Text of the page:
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Nine years ago Australian tennis Coach Vic Edwards, who has the look of a Sandhurst-educated British colonel, took a young, part-aborigine girl into his Sydney home. He and his wife treated her like one of their own children. Her surname, Goolagong, means "tall trees near still water" in the aboriginal language, and she was as graceful and placid as her name. She was a player of unusual promise, and it was unlikely that she would reach her potential living with her parents 400 miles to the west in the wheat-farming country. It wasn't long before Edwards was predicting that Evonne Goolagong would reach tennis stardom in 1974.
"I stand by that," he said last year. "I can see it all coming together."
Goolagong, who surprised the world by winning Wimbledon in 1971, this year failed for the third time to repeat that triumph. She reached the final at Forest Hills, but lost a tough match to the queen of the game, Billie Jean King. But lest anyone think her guardian was a poor prognosticator, Goolagong, now 23, set the record straight last weekend at the Los Angeles Sports Arena. Playing in the third annual Virginia Slims Championships, she upset King in the semifinals 6-2, 4-6, 6-3, upset Chris Evert in the final 6-3, 6-4 and walked off with a check for $32,000, equal to the juiciest cash prize in the history of women's sports.
"She was like a panther compared to me," said King. "She had more mobility and she played beautifully. I started watching her, and then I'd remember all of a sudden that I had to hit the ball."
"There was nothing I could do," marveled Evert. "She just hit winner after winner. Against Evonne good wasn't good enough. You had to hit the lines."
Goolagong has become well-known for her "walkabouts," lapses when she loses her concentration, starts thinking about the price of walnuts in Tasmania and neglects the execution of a faltering opponent. There was nothing like that against King and Evert last week. She glided around the court in her diaphanous dresses, seized every opportunity to race to the net and, once there, stirred the crowd with her quick, acrobatic moves. She would not only get to an opponent's streaking shot, she would somehow send it back at an impossible-to-return angle.
The field had been ballyhooed as the "top 16 women players in the world," which was not quite true. To become one of the select 16, a player had to finish high in the point standings and show up for at least seven Slims singles events, a reasonable requirement to keep the local promoters happy. Some talented people, however, failed to get their seven for one reason or another, like aching teeth and a high fever (Nancy Richey Gunter) or a sick father (Helga Masthoff of West Germany) or the need to finish high school (Jeanne Evert). Olga Morozova, who upset King to reach the 1974 Wimbledon final, was ordered home by the commissars of Soviet tennis to play in the Soviet national tournament. Kerry Melville got in her seven and had points to burn, but she decided to pass up a shot at the pot of gold and flew home to Australia for a rest. And Margaret Court understandably has not been in action much this year, having given birth to a daughter in August. Still, it was silly to quibble. What was really important was that the big three—King, Evert and Goolagong—were playing the same tournament for only the third time this year, the first two being Wimbledon and Forest Hills.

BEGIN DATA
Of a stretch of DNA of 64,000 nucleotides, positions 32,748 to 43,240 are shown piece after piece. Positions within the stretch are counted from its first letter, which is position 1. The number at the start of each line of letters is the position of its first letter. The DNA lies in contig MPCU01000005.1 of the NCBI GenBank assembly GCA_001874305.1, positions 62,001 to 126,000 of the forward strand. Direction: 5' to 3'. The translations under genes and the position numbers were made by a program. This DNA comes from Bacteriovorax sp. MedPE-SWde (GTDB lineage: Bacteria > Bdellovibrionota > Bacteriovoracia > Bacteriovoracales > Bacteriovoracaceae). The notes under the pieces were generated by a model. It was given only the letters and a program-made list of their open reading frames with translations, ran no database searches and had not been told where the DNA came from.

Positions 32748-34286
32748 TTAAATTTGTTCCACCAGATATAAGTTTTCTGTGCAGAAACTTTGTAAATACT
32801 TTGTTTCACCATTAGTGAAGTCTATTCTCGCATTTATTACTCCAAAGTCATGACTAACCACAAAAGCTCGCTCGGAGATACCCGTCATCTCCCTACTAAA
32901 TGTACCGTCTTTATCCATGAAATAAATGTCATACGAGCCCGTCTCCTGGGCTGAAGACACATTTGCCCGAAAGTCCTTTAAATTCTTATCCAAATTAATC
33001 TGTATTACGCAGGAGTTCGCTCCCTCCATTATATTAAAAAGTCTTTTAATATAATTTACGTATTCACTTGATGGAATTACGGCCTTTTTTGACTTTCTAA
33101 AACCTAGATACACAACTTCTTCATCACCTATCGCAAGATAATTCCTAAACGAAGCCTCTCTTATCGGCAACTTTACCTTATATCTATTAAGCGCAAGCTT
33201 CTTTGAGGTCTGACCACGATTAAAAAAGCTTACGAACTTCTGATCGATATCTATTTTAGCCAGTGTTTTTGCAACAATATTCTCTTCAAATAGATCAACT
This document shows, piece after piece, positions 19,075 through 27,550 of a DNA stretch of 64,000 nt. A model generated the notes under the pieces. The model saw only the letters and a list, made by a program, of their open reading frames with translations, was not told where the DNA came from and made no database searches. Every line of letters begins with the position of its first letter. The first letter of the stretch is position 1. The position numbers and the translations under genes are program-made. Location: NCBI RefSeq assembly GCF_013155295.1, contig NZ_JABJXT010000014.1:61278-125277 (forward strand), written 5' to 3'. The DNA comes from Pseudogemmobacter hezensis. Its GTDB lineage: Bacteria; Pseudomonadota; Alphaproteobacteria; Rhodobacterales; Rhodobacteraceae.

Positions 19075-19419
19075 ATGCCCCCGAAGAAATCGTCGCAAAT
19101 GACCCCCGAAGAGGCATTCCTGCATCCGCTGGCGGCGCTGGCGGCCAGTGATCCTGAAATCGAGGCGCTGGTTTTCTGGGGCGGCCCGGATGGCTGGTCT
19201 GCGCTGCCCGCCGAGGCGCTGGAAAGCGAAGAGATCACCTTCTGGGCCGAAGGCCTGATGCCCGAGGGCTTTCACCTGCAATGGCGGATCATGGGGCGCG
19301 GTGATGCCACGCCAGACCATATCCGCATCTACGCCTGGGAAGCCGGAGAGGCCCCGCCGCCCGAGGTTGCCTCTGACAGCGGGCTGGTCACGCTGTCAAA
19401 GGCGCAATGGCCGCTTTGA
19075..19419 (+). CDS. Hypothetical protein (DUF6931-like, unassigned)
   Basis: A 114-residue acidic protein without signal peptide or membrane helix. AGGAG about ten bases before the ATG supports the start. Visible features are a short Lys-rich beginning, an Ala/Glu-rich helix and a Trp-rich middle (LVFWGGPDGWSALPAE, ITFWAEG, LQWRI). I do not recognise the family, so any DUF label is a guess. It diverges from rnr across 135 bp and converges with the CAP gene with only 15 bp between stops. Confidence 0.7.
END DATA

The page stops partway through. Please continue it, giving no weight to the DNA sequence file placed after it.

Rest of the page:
As if the big names and the money were not sufficient, the promoters went after the Buck Rogers fans by announcing plans to use the Electronic Line Judge "on a full-court basis for the first time during a major tennis tournament." The men of World Championship Tennis had used the contraption in May, but only on the service line. This time, plastic sensors under the Sporteze playing surface would do all the work linesmen usually do, and two mad scientists sitting by the umpire's chair would monitor the calls via a mysterious black box.
"They can do anything with that machine," said Rosemary Casals. "It's just great."
Well, almost anything. Plain old error-prone, inaccurate, inefficient human beings, with all their loose circuitry and worn gaskets, had to be used after all. It turned out that ELJ was more temperamental than previously thought and objected to sharing the Sports Arena with hockey-rink water pipes and electric lines rigged up for the organ. Somewhat milled, it was used only in an advisory capacity and was promised another try-out later. Science trudges on.